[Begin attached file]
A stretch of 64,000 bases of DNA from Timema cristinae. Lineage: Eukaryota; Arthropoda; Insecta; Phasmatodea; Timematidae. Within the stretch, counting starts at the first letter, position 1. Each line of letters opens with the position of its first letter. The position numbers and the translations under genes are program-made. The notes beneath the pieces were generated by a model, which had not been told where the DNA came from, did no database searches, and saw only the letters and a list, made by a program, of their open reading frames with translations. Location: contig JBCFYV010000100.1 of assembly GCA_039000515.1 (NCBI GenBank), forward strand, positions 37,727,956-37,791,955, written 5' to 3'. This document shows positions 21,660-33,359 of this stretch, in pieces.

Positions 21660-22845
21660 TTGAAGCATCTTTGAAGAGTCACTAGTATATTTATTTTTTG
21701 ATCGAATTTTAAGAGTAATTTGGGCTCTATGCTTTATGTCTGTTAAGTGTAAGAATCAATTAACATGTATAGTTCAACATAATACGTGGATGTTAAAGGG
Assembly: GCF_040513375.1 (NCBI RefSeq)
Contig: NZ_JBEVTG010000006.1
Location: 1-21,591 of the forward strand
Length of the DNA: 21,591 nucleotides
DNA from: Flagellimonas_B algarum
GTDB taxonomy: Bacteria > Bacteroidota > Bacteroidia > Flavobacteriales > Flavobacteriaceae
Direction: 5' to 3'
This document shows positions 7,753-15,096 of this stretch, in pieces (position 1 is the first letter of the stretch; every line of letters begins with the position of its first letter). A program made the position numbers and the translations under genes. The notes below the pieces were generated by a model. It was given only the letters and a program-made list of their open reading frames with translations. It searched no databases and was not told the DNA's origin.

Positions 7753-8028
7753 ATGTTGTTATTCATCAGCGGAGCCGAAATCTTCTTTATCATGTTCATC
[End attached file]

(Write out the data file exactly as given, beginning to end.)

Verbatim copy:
A stretch of 64,000 bases of DNA from Timema cristinae. Lineage: Eukaryota; Arthropoda; Insecta; Phasmatodea; Timematidae. Within the stretch, counting starts at the first letter, position 1. Each line of letters opens with the position of its first letter. The position numbers and the translations under genes are program-made. The notes beneath the pieces were generated by a model, which had not been told where the DNA came from, did no database searches, and saw only the letters and a list, made by a program, of their open reading frames with translations. Location: contig JBCFYV010000100.1 of assembly GCA_039000515.1 (NCBI GenBank), forward strand, positions 37,727,956-37,791,955, written 5' to 3'. This document shows positions 21,660-33,359 of this stretch, in pieces.

Positions 21660-22845
21660 TTGAAGCATCTTTGAAGAGTCACTAGTATATTTATTTTTTG
21701 ATCGAATTTTAAGAGTAATTTGGGCTCTATGCTTTATGTCTGTTAAGTGTAAGAATCAATTAACATGTATAGTTCAACATAATACGTGGATGTTAAAGGG
Assembly: GCF_040513375.1 (NCBI RefSeq)
Contig: NZ_JBEVTG010000006.1
Location: 1-21,591 of the forward strand
Length of the DNA: 21,591 nucleotides
DNA from: Flagellimonas_B algarum
GTDB taxonomy: Bacteria > Bacteroidota > Bacteroidia > Flavobacteriales > Flavobacteriaceae
Direction: 5' to 3'
This document shows positions 7,753-15,096 of this stretch, in pieces (position 1 is the first letter of the stretch; every line of letters begins with the position of its first letter). A program made the position numbers and the translations under genes. The notes below the pieces were generated by a model. It was given only the letters and a program-made list of their open reading frames with translations. It searched no databases and was not told the DNA's origin.

Positions 7753-8028
7753 ATGTTGTTATTCATCAGCGGAGCCGAAATCTTCTTTATCATGTTCATC